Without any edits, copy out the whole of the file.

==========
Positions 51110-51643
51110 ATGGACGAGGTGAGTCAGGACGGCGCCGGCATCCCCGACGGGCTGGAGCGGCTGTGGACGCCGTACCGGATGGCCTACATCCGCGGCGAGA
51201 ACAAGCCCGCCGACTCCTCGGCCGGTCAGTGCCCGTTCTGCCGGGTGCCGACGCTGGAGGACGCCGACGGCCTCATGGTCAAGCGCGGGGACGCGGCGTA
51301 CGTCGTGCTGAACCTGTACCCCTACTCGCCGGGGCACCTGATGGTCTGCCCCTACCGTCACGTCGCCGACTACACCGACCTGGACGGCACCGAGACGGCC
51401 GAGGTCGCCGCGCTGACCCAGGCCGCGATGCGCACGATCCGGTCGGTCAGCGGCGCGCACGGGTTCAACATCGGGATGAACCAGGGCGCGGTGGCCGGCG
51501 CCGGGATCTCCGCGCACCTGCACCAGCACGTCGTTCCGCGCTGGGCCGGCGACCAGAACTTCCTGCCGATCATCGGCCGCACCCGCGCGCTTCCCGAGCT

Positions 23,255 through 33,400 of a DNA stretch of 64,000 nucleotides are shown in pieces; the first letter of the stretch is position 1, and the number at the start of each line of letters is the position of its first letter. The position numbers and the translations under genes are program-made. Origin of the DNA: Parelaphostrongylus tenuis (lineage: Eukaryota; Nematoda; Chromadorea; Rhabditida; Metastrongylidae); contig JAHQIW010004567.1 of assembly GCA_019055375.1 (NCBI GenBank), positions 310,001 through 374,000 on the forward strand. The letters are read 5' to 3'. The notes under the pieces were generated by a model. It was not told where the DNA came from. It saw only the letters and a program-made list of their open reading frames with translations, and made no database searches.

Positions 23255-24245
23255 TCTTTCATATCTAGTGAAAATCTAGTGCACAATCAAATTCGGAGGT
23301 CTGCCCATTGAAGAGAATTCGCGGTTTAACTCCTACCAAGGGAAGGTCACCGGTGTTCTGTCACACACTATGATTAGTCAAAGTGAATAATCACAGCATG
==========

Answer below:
Positions 51110-51643
51110 ATGGACGAGGTGAGTCAGGACGGCGCCGGCATCCCCGACGGGCTGGAGCGGCTGTGGACGCCGTACCGGATGGCCTACATCCGCGGCGAGA
51201 ACAAGCCCGCCGACTCCTCGGCCGGTCAGTGCCCGTTCTGCCGGGTGCCGACGCTGGAGGACGCCGACGGCCTCATGGTCAAGCGCGGGGACGCGGCGTA
51301 CGTCGTGCTGAACCTGTACCCCTACTCGCCGGGGCACCTGATGGTCTGCCCCTACCGTCACGTCGCCGACTACACCGACCTGGACGGCACCGAGACGGCC
51401 GAGGTCGCCGCGCTGACCCAGGCCGCGATGCGCACGATCCGGTCGGTCAGCGGCGCGCACGGGTTCAACATCGGGATGAACCAGGGCGCGGTGGCCGGCG
51501 CCGGGATCTCCGCGCACCTGCACCAGCACGTCGTTCCGCGCTGGGCCGGCGACCAGAACTTCCTGCCGATCATCGGCCGCACCCGCGCGCTTCCCGAGCT

Positions 23,255 through 33,400 of a DNA stretch of 64,000 nucleotides are shown in pieces; the first letter of the stretch is position 1, and the number at the start of each line of letters is the position of its first letter. The position numbers and the translations under genes are program-made. Origin of the DNA: Parelaphostrongylus tenuis (lineage: Eukaryota; Nematoda; Chromadorea; Rhabditida; Metastrongylidae); contig JAHQIW010004567.1 of assembly GCA_019055375.1 (NCBI GenBank), positions 310,001 through 374,000 on the forward strand. The letters are read 5' to 3'. The notes under the pieces were generated by a model. It was not told where the DNA came from. It saw only the letters and a program-made list of their open reading frames with translations, and made no database searches.

Positions 23255-24245
23255 TCTTTCATATCTAGTGAAAATCTAGTGCACAATCAAATTCGGAGGT
23301 CTGCCCATTGAAGAGAATTCGCGGTTTAACTCCTACCAAGGGAAGGTCACCGGTGTTCTGTCACACACTATGATTAGTCAAAGTGAATAATCACAGCATG